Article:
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Thursday, January 29, 2009

No MSG

At one time in New York City, MSG and its avoidance were big dining concerns. In April 1968, Robert Ho Man Kwok wrote a letter to the New England Journal of Medicine, and coined the term "Chinese restaurant syndrome." In 1969, an article appeared in Science Magazine which linked the syndrome to MSG. Many symptoms were attributed to the Chinese Restaurant Syndrome like numbness, chest pain, headache, nausea, rapid heartbeat, drowsiness, and weakness. The whole issue is extremely contentious - glutamate is an amino acid which occurs naturally in many foods. Scientists are divided and no definitive studies have linked MSG specifically with these symptoms.
In NYC, we have the largest Chinatown in the USA and Chinese food has been one of New York City's most popular cuisines. So, understandably, amid all this, concern for MSG reached a fever pitch particularly when eating Chinese food - consumers were worried and waiters interrogated about the presence of MSG in meals. Restaurants responded and soon the phrase "No MSG" appeared on Chinese restaurant windows and menus everywhere, a counterpoint to the ubiquitous "No Radio" in automobile windows on the streets (see my story here).
But there is an unbridled audacity here in New York City and even with heightened sensitivity to many issues, many will act in opposition to prevailing attitudes and practices. I have seen a woman in a vegetarian restaurant wearing a full length fur. So I should not have been surprised, that even after 4 decades of anti-msg sentiment, I would walk into a store in Chinatown in 2009 and find a virtual MSG section. This store is apparently completely unfazed by any concerns about MSG. It was not a small inventory of a branded version like Accent or a few containers hidden discreetly. No, here at Tan Tin Hung at 121 Bowery, you could find a long shelf of the white powder in clear plastic bags with generic type in bright red prominently displayed in the first aisle. There were variants in granular size and bag weights. You can buy it by the pound here.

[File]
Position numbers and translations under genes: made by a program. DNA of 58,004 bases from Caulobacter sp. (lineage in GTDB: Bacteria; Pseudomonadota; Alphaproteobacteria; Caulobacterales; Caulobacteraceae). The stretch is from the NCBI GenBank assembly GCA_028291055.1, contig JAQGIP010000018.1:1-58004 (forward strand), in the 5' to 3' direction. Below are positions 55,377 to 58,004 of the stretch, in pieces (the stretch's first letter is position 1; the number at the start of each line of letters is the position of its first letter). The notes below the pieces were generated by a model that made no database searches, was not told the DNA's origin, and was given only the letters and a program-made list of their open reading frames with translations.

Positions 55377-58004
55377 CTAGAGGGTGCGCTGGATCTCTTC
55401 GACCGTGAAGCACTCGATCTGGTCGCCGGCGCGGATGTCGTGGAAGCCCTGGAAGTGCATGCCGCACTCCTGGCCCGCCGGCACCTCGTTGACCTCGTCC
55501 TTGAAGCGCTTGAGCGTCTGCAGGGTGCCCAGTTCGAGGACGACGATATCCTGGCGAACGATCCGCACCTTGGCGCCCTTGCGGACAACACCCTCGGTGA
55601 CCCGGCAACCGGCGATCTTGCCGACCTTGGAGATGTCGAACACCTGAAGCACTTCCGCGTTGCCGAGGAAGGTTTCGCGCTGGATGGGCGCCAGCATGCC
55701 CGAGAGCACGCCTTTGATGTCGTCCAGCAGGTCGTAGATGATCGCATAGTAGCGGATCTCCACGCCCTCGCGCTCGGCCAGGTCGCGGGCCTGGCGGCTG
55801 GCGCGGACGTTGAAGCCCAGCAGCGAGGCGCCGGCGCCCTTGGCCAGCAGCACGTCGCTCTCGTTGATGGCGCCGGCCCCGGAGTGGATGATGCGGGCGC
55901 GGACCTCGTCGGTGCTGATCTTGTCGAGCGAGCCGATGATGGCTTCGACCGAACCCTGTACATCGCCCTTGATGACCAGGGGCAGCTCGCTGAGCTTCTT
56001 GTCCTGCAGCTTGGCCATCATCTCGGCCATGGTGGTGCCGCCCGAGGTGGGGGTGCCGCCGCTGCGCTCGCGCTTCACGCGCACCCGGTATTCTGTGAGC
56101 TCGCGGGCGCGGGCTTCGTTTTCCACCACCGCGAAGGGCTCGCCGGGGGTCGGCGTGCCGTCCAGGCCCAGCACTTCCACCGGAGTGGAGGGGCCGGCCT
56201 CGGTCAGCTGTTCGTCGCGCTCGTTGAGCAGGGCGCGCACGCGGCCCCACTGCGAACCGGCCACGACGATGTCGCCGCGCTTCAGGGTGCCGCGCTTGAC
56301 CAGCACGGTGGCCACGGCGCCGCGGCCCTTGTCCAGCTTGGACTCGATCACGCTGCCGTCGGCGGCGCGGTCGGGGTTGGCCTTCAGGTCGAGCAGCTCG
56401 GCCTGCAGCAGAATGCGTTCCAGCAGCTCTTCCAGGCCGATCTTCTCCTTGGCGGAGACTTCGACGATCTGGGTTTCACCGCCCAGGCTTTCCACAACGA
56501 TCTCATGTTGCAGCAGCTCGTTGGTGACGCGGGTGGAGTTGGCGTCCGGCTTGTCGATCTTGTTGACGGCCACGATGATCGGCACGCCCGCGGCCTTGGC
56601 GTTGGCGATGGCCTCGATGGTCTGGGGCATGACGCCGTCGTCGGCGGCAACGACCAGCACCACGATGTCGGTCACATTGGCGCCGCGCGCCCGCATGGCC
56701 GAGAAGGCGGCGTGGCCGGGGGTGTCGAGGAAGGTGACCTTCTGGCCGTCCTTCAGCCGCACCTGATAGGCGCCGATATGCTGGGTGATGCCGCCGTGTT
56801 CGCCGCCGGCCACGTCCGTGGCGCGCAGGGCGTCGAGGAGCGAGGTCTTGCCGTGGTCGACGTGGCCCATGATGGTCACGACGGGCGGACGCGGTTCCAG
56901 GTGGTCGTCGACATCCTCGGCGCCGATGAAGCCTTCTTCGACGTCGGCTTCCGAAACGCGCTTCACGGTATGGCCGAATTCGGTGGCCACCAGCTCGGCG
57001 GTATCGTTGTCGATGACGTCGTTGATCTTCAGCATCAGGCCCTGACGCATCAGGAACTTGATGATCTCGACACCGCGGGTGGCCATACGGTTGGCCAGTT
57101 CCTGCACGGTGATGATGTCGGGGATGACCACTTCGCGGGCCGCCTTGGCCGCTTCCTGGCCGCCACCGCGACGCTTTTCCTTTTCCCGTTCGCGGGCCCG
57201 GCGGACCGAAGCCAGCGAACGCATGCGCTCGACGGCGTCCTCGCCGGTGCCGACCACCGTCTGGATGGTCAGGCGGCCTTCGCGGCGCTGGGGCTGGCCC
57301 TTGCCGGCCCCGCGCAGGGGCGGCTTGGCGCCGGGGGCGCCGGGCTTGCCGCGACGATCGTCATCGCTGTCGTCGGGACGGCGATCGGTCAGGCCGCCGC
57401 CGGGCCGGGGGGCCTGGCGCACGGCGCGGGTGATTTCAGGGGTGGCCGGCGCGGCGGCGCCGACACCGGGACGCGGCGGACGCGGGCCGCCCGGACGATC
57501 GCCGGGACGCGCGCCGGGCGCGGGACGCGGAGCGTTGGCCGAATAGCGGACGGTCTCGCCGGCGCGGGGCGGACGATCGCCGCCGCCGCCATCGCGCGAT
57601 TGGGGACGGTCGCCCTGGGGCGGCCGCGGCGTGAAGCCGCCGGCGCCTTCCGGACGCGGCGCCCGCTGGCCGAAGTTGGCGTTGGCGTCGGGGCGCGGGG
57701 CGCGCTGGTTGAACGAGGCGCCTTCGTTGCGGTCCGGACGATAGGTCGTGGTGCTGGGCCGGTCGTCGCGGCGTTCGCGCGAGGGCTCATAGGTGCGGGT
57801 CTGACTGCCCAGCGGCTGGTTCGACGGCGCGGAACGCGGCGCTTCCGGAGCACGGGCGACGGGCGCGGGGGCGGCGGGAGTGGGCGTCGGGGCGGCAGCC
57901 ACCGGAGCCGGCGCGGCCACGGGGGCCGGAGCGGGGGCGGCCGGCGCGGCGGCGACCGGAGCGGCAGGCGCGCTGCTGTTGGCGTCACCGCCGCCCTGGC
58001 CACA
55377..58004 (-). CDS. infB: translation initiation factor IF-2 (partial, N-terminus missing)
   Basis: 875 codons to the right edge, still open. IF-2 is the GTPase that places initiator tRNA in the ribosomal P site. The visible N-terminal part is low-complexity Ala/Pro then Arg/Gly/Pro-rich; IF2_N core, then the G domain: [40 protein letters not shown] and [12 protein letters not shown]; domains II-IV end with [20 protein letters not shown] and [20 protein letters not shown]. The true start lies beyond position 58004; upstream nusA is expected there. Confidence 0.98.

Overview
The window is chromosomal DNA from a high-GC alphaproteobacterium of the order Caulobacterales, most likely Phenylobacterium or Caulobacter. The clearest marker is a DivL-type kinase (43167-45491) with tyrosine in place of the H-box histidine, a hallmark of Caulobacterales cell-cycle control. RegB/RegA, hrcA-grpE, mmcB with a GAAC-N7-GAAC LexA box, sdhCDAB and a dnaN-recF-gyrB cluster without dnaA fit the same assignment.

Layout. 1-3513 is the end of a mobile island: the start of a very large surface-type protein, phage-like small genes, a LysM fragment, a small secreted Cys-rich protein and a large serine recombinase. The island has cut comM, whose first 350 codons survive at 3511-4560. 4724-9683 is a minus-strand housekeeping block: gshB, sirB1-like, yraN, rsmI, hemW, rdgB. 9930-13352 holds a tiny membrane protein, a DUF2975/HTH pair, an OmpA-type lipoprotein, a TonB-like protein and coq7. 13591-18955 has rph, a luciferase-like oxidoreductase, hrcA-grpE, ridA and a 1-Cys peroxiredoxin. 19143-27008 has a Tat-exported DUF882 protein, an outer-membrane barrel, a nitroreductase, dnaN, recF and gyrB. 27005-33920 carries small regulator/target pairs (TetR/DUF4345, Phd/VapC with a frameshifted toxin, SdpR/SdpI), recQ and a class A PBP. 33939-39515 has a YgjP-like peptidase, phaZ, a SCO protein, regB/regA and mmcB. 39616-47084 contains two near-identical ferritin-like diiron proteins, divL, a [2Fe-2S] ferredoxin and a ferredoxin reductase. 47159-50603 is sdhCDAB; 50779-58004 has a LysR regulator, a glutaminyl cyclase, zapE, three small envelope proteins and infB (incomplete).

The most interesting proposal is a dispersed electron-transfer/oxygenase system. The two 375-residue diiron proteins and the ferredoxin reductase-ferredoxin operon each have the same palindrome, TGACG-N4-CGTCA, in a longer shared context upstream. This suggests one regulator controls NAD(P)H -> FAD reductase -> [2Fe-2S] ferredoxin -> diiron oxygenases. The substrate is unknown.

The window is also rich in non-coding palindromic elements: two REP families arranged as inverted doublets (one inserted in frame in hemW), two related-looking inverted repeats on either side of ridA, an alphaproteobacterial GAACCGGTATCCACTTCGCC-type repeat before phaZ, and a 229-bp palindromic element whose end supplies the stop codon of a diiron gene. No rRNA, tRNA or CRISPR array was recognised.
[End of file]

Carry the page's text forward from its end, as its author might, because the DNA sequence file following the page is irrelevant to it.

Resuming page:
This is America, and although it is getting more difficult to poison ourselves and others, we still have the right to have headaches if we want :)

11 comments:

Terry B said...

A very funny post, Brian. It reminds me of New Orleans cuisine, in a way. I love the city and its food, but every time I seek out recipes--even from big name, legit chefs--the ingredient lists contain an appalling number of processed items. Onion powder, garlic powder, "Cajun seasonings"... all the kinds of things most chefs and home cooks eschew in favor of fresh, "real" ingredients. But all these powders and potions are apparently what make the real thing so darned tasty.

Lily Hydrangea said...

I got sick eating Pringles once. my weird feelings came on so suddenly I looked at the ingredients afterwards & was shocked to see Pringles had MSG in it. Now I read the ingredients before I eat anything. You can't always do that in a restaurant though.